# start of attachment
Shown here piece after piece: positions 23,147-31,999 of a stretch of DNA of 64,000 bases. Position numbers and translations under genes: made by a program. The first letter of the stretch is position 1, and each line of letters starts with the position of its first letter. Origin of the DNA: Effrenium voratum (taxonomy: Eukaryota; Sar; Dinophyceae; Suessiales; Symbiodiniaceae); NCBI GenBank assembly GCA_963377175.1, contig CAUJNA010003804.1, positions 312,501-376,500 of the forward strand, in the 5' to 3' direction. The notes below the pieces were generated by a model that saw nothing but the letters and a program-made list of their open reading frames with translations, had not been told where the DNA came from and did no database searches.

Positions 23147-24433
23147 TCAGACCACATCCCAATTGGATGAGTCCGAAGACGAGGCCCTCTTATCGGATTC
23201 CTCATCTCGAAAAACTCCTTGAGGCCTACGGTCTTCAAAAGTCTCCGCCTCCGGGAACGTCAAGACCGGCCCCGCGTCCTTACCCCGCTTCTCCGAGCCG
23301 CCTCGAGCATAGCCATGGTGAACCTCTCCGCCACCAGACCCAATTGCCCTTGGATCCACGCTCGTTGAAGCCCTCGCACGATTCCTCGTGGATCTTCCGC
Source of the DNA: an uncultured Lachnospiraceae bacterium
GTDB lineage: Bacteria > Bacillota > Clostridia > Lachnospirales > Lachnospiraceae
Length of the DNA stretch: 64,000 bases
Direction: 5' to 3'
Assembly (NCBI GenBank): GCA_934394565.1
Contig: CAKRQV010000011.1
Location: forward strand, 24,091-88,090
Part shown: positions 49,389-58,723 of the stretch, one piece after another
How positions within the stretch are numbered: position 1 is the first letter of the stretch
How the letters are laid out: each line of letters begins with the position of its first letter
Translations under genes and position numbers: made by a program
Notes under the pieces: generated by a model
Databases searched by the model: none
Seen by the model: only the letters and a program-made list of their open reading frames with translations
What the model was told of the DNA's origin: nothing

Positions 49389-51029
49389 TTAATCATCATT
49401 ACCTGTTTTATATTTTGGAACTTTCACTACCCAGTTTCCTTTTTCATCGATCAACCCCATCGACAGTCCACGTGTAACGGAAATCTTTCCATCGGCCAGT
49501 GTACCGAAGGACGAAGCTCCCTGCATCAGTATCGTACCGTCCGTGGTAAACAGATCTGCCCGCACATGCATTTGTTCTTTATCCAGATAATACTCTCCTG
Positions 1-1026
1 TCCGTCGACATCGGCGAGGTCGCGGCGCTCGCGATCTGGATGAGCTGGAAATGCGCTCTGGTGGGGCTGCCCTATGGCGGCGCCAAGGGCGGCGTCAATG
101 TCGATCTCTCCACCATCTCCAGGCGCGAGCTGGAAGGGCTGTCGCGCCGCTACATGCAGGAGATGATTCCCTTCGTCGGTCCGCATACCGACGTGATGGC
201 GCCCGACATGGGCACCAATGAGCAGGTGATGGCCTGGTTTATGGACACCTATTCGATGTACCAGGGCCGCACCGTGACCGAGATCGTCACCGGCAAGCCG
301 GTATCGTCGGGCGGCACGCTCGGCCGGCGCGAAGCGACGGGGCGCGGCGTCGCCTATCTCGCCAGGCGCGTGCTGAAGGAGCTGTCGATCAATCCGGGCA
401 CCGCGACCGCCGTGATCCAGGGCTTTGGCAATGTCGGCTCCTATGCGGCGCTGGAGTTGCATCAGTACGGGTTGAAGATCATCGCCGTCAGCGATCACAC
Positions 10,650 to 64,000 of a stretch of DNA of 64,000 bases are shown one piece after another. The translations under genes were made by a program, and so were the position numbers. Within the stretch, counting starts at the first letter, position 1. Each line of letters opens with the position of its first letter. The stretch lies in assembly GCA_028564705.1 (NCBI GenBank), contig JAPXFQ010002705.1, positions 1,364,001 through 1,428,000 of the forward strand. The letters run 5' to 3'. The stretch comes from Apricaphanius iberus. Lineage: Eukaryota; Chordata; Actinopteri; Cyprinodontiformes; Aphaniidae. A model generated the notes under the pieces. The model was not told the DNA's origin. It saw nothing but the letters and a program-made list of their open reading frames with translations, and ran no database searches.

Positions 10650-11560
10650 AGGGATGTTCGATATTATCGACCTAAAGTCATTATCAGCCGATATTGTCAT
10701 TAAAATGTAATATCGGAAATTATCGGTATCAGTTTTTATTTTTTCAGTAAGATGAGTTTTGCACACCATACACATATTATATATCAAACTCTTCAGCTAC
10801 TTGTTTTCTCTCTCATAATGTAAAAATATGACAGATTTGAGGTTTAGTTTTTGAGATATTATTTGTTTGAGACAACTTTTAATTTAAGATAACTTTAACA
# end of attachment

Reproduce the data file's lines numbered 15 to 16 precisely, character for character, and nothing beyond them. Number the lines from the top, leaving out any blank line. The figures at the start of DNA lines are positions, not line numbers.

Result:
How the letters are laid out: each line of letters begins with the position of its first letter
Translations under genes and position numbers: made by a program